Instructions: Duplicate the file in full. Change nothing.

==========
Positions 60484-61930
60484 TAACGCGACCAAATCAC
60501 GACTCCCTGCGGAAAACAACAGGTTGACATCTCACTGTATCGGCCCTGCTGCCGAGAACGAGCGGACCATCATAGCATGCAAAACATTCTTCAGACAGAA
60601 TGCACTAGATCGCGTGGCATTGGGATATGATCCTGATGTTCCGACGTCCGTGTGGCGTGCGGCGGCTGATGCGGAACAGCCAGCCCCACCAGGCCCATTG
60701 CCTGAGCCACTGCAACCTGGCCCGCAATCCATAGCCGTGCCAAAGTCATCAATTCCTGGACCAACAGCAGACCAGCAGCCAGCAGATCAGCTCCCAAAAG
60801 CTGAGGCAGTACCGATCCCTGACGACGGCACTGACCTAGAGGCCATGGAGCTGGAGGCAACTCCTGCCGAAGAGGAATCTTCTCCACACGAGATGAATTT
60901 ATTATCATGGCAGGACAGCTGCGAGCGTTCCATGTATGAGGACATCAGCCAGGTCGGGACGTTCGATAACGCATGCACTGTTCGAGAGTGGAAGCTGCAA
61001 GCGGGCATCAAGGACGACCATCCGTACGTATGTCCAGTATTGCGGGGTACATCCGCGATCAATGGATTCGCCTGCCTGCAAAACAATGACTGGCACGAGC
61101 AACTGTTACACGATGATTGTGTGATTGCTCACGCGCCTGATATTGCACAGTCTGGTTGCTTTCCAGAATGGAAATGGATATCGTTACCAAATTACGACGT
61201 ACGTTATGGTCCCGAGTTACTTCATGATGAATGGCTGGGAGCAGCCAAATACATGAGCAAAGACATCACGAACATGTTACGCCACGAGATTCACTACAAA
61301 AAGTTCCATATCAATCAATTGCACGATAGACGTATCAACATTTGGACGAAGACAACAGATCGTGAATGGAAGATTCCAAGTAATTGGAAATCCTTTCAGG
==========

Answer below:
Positions 60484-61930
60484 TAACGCGACCAAATCAC
60501 GACTCCCTGCGGAAAACAACAGGTTGACATCTCACTGTATCGGCCCTGCTGCCGAGAACGAGCGGACCATCATAGCATGCAAAACATTCTTCAGACAGAA
60601 TGCACTAGATCGCGTGGCATTGGGATATGATCCTGATGTTCCGACGTCCGTGTGGCGTGCGGCGGCTGATGCGGAACAGCCAGCCCCACCAGGCCCATTG
60701 CCTGAGCCACTGCAACCTGGCCCGCAATCCATAGCCGTGCCAAAGTCATCAATTCCTGGACCAACAGCAGACCAGCAGCCAGCAGATCAGCTCCCAAAAG
60801 CTGAGGCAGTACCGATCCCTGACGACGGCACTGACCTAGAGGCCATGGAGCTGGAGGCAACTCCTGCCGAAGAGGAATCTTCTCCACACGAGATGAATTT
60901 ATTATCATGGCAGGACAGCTGCGAGCGTTCCATGTATGAGGACATCAGCCAGGTCGGGACGTTCGATAACGCATGCACTGTTCGAGAGTGGAAGCTGCAA
61001 GCGGGCATCAAGGACGACCATCCGTACGTATGTCCAGTATTGCGGGGTACATCCGCGATCAATGGATTCGCCTGCCTGCAAAACAATGACTGGCACGAGC
61101 AACTGTTACACGATGATTGTGTGATTGCTCACGCGCCTGATATTGCACAGTCTGGTTGCTTTCCAGAATGGAAATGGATATCGTTACCAAATTACGACGT
61201 ACGTTATGGTCCCGAGTTACTTCATGATGAATGGCTGGGAGCAGCCAAATACATGAGCAAAGACATCACGAACATGTTACGCCACGAGATTCACTACAAA
61301 AAGTTCCATATCAATCAATTGCACGATAGACGTATCAACATTTGGACGAAGACAACAGATCGTGAATGGAAGATTCCAAGTAATTGGAAATCCTTTCAGG